Dr Hadwen Trust
The Dr Hadwen Trust (DHT) is the UK’s leading non-animal medical research charity.
We fund and promote the development of techniques and procedures to replace the use of animals in biomedical research.
To achieve our aim, the DHT supports and assists scientists to implement existing techniques and develop new ones which are more human-relevant and will replace animal experiments. We award grants to scientists in universities, hospitals and research organisations following a rigorous and independent peer-reviewed selection procedure. Only those projects with the highest scientific calibre and the best potential for the replacement of animals will be awarded funding.
Funded solely by charitable donations, the DHT has awarded grants to over 200 research projects since 1971 in diverse areas of medical research including cancer, Alzheimer’s disease, asthma, diabetes, kidney, heart and liver disease, to name only a few. To date, we continue to be the UK’s leading charity provider of grants solely dedicated to animal replacement research in biomedical research.
The Trustees of the charity, founded in 1970, had two enduring goals: to play a leading role in funding non-animal replacement research, and to advance and develop widespread support for this endeavour - always with the vision of making a major and practical contribution to advance medical science without harm to animals.
Today, the DHT is still centred on these founding principles and we continue to demonstrate that cutting-edge research methodologies have led to significant advances and innovations in pursuit of more human-relevant approaches - without the use of animals.
Papers published since 2015, as a result of DHT-funded research (click on the doi number to see the full paper):
Moczko E, Mirkes EM, Cáceres C, Gorban AN, Piletsky S. Fluorescence-based assay as a new screening tool for toxic chemicals. Scientific Reports. 2016;6: 33922. doi:10.1038/srep33922
McGuire C, Boundouki G, Hockley JRF, Reed D, Cibert-Goton V, Peiris M, et al. Ex vivo study of human visceral nociceptors. Gut. 2016; gutjnl-2016-311629. doi:10.1136/gutjnl-2016-311629
Gascoyne L, Furlong PL, Hillebrand A, Worthen SF, Witton C. Localising the auditory N1m with event-related beamformers: localisation accuracy following bilateral and unilateral stimulation. Scientific Reports. 2016;6: 31052. doi:10.1038/srep31052
Hanemann CO, Blakeley JO, Nunes FP, Robertson K, Stemmer-Rachamimov A, Mautner V, et al. Current status and recommendations for biomarkers and biobanking in neurofibromatosis. Neurology. 2016;87: S40–S48. doi:10.1212/WNL.0000000000002932
Jeffery N, Harries LW. Beta cell differentiation status in type 2 diabetes. Diabetes Obes Metab. 2016; n/a-n/a. doi:10.1111/dom.12778
Das S, Singh G, Majid M, Sherman MB, Mukhopadhyay S, Wright CS, et al. Syndesome Therapeutics for Enhancing Diabetic Wound Healing. Adv Healthcare Mater. 2016; n/a-n/a. doi:10.1002/adhm.201600285
Monteforte AJ, Lam B, Das S, Mukhopadhyay S, Wright CS, Martin PE, et al. Glypican-1 nanoliposomes for potentiating growth factor activity in therapeutic angiogenesis. Biomaterials. 2016;94: 45–56. doi:10.1016/j.biomaterials.2016.03.048
Roberts GC, Morris PG, Moss MA, Maltby SL, Palmer CA, Nash CE, et al. An Evaluation of Matrix-Containing and Humanised Matrix-Free 3-Dimensional Cell Culture Systems for Studying Breast Cancer. PLOS ONE. 2016;11: e0157004. doi:10.1371/journal.pone.0157004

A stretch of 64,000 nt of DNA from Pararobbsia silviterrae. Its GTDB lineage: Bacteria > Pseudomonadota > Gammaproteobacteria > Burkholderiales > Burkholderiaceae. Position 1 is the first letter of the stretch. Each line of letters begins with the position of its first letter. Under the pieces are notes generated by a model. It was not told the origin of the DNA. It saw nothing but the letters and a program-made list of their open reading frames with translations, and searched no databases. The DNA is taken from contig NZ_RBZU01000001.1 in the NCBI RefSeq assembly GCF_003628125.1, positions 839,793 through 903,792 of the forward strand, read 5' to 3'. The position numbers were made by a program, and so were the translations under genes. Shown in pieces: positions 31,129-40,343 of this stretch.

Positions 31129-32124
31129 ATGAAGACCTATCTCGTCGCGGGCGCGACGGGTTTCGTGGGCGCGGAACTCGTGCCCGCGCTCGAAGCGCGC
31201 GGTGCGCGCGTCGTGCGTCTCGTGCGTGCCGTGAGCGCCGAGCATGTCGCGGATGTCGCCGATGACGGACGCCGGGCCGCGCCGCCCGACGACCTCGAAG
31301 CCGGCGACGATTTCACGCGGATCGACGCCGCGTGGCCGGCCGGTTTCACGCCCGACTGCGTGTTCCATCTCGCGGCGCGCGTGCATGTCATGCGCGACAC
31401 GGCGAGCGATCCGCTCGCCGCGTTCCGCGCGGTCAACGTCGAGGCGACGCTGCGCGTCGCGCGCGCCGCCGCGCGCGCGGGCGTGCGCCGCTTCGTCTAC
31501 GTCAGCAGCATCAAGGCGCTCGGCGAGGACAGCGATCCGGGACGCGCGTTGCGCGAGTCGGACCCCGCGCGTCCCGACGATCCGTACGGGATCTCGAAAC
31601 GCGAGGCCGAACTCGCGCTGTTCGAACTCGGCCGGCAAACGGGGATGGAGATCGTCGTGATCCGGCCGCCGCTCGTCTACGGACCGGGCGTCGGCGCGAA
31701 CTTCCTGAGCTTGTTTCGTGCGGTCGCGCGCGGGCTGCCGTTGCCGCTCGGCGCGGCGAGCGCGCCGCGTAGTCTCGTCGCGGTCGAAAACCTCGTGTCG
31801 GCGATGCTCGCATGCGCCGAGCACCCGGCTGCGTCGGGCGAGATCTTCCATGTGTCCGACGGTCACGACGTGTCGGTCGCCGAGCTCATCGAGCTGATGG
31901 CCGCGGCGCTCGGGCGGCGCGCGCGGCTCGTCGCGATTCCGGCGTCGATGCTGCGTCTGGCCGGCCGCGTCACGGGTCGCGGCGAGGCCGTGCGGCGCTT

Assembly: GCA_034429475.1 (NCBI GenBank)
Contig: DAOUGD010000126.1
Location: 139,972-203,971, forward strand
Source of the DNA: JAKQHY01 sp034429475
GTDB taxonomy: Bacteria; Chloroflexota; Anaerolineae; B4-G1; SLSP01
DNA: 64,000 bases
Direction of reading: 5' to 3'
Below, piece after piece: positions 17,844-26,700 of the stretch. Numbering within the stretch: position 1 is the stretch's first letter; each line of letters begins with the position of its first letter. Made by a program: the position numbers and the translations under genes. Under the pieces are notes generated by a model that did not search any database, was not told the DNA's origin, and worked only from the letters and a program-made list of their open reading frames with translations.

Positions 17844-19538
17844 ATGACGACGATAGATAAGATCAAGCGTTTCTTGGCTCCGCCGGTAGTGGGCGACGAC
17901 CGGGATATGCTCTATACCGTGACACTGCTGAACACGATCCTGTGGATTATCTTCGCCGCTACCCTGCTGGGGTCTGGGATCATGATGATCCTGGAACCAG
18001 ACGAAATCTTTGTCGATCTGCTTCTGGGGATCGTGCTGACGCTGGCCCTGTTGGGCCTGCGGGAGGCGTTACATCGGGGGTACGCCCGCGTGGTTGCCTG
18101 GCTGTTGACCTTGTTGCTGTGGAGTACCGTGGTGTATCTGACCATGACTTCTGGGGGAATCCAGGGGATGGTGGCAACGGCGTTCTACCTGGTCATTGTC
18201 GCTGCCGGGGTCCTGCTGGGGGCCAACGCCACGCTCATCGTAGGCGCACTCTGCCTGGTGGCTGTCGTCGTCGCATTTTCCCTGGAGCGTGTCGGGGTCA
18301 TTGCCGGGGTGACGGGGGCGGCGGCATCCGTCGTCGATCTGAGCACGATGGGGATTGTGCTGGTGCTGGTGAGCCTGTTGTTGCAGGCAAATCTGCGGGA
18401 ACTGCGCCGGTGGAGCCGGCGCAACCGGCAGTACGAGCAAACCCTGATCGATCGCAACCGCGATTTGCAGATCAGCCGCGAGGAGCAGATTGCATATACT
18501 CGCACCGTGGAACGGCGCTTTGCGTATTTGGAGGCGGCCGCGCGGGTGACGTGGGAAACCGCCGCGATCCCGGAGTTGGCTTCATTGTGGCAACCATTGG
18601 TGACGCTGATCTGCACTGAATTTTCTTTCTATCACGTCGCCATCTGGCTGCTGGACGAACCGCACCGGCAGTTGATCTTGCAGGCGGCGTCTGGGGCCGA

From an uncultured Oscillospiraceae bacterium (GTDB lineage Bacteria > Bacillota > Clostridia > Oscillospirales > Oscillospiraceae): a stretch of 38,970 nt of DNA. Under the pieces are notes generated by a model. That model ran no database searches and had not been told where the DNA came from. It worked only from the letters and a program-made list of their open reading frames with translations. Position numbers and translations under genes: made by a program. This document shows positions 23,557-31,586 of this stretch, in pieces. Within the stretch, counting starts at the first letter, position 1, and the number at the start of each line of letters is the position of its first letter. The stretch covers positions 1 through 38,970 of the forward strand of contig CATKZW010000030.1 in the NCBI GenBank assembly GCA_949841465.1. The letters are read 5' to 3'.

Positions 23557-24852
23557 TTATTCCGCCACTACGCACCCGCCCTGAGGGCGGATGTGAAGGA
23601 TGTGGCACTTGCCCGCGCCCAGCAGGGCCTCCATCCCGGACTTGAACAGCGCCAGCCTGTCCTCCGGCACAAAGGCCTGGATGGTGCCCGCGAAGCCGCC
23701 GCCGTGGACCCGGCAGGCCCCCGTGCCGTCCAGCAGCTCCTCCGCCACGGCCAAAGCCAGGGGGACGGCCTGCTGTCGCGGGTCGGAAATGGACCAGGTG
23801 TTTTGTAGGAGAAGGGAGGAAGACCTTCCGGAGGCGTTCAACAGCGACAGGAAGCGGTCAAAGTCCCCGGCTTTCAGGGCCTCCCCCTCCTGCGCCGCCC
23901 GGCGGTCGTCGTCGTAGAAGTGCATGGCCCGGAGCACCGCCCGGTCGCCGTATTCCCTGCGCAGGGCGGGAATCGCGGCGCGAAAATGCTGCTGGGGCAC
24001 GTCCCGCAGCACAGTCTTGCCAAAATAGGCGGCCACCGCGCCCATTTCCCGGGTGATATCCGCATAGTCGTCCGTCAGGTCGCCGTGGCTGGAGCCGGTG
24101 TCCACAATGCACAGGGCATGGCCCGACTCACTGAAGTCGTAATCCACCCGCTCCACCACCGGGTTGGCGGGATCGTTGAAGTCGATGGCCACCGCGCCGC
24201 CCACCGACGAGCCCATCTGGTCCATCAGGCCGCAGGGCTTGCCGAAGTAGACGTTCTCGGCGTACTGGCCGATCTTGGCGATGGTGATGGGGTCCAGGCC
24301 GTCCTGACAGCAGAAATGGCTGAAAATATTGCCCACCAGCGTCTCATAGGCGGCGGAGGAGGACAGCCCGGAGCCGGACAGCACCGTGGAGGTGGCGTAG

Frej AD, Clark J, Roy CIL, Lilla S, Thomason PA, Otto GP, et al. The Inositol-3-Phosphate Synthase Biosynthetic Enzyme Has Distinct Catalytic and Metabolic Roles. Mol Cell Biol. 2016;36: 1464–1479. doi:10.1128/MCB.00039-16
Jones RSG, da Silva AB, Whittaker RG, Woodhall GL, Cunningham MO. Human brain slices for epilepsy research: Pitfalls, solutions and future challenges. Journal of Neuroscience Methods. 2016;260: 221–232. doi:10.1016/j.jneumeth.2015.09.021
Liddle EB, Price D, Palaniyappan L, Brookes MJ, Robson SE, Hall EL, et al. Abnormal salience signaling in schizophrenia: The role of integrative beta oscillations. Hum Brain Mapp. 2016; n/a-n/a. doi:10.1002/hbm.23107
Winkler AM, Webster MA, Brooks JC, Tracey I, Smith SM, Nichols TE. Non-parametric combination and related permutation tests for neuroimaging. Hum Brain Mapp. 2016; n/a-n/a. doi:10.1002/hbm.23115
Jassam SA, Maherally Z, Smith JR, Ashkan K, Roncaroli F, Fillmore HL, et al. TNF-α enhancement of CD62E mediates adhesion of non–small cell lung cancer cells to brain endothelium via CD15 in lung-brain metastasis. Neuro Oncol. 2015; nov248. doi:10.1093/neuonc/nov248
Robson SE, Brookes MJ, Hall EL, Palaniyappan L, Kumar J, Skelton M, et al. Abnormal visuomotor processing in schizophrenia. NeuroImage: Clinical. 2015; doi:10.1016/j.nicl.2015.08.005
Lane AR, Ball K, Ellison A. Dissociating the neural mechanisms of distance and spatial reference frames. Neuropsychologia. 2015;74: 42–49. doi:10.1016/j.neuropsychologia.2014.12.019
James S, Fox J, Afsari F, Lee J, Clough S, Knight C, et al. Multiparameter Analysis of Human Bone Marrow Stromal Cells Identifies Distinct Immunomodulatory and Differentiation-Competent Subtypes. Stem Cell Reports. 2015;4: 1004–1015. doi:10.1016/j.stemcr.2015.05.005
Di Lorenzo G, Daverio A, Ferrentino F, Santarnecchi E, Ciabattini F, Monaco L, et al. Altered resting-state EEG source functional connectivity in schizophrenia: the effect of illness duration. Front Hum Neurosci. 2015;9: 234. doi:10.3389/fnhum.2015.00234
Brookes MJ, Hall EL, Robson SE, Price D, Palaniyappan L, Liddle EB, et al. Complexity Measures in Magnetoencephalography: Measuring “Disorder” in Schizophrenia. PLoS ONE. 2015;10: e0120991. doi:10.1371/journal.pone.0120991